There are now more than 10,000 Bitcoin ATMs, aka BTMs, in the world — more than three-quarters of which are installed in the United States.
The first Bitcoin ATM was installed in 2013. That’s seven years between the first Bitcoin ATM installation and the ten-thousandth, compared with the nine years it took banks to do the same with regular ATMs in the 1970s.
What Are BTMs?
Most people think of Bitcoin as an asset people invest in long-term or trade in the markets short-term through brokers and exchanges. But it is also used as a currency to buy consumer goods and services. That has driven the rise of BTMs, which are literally automated teller machines for Bitcoin instead of government-issued currency.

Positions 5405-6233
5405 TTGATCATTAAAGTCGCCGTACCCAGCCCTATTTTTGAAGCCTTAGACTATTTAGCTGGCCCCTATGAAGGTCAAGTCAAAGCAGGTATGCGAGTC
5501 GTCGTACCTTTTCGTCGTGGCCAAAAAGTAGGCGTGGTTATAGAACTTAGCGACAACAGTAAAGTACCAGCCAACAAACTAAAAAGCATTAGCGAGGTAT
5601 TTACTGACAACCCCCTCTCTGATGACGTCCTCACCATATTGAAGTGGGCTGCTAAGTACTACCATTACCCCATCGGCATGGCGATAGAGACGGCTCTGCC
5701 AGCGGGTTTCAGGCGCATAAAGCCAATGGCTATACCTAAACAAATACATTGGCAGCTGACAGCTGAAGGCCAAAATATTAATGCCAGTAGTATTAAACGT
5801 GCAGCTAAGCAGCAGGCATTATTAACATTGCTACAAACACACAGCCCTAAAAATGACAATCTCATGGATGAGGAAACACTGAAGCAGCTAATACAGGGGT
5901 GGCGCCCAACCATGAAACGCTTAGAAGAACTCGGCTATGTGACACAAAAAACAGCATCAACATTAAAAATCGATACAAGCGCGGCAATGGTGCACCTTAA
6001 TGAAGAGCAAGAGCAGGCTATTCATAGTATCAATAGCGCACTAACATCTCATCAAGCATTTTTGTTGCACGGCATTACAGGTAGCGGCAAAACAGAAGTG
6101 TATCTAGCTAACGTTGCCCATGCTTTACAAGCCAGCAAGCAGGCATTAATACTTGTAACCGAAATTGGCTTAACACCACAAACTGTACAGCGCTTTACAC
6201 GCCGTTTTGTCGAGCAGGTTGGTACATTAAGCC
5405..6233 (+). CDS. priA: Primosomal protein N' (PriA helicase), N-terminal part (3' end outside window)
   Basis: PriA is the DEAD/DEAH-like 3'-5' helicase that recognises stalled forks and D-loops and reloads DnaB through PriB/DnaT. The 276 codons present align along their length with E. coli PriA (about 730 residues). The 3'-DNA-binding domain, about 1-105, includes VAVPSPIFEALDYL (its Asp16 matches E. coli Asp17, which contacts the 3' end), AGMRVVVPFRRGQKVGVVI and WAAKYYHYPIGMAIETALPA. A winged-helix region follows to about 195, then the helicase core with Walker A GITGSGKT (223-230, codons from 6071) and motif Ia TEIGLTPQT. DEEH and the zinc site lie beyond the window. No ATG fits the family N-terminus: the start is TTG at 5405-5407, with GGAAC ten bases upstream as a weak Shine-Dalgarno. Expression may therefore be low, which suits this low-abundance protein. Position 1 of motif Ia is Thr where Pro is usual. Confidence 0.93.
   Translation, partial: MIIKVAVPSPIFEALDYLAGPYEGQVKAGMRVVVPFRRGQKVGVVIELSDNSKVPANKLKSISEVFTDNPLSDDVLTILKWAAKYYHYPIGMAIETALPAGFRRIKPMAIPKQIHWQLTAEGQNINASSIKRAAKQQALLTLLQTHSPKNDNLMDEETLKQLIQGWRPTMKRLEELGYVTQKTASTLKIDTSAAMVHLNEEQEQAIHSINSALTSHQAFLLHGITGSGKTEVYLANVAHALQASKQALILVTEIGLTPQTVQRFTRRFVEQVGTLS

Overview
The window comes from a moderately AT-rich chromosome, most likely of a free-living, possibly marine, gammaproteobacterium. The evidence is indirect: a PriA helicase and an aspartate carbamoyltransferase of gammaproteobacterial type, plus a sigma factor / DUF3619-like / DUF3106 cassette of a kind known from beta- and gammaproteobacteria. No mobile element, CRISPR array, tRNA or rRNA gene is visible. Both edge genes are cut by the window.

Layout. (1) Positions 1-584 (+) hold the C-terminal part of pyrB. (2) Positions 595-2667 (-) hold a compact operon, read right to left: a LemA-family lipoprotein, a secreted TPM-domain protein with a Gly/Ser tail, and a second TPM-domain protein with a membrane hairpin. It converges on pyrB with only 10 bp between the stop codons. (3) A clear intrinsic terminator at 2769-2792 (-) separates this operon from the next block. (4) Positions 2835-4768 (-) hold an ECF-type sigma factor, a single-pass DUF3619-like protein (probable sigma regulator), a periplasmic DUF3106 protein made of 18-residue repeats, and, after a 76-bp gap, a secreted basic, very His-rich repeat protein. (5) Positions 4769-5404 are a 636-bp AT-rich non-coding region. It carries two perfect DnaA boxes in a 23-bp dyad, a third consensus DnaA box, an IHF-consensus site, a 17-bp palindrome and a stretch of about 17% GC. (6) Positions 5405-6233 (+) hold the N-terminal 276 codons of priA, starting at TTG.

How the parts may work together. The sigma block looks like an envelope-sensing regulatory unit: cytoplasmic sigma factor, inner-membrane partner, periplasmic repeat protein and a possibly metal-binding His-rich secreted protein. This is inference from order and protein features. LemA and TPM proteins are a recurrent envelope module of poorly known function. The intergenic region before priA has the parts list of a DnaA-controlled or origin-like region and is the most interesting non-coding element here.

At any BTM, you can buy Bitcoin with regular cash. At some BTMs, you can also sell Bitcoin in exchange for cash. Additionally, most BTMs will let you insert cash to send as Bitcoin to another recipient’s account or Bitcoin wallet.
How to Find BTMs
You’ll often find a BTM standing alongside a regular ATM kiosk. These are appearing with increasing frequency in gas stations and convenience stores across the country.
To find all the BTMs in an area, you can use one of the many Bitcoin ATM maps to search.
Not all BTM networks are alike, with some offering much better customer service than others. Research networks carefully to find the ones that will serve you best. Then be sure the BTMs you find support your chosen network or networks.
How BTMs Work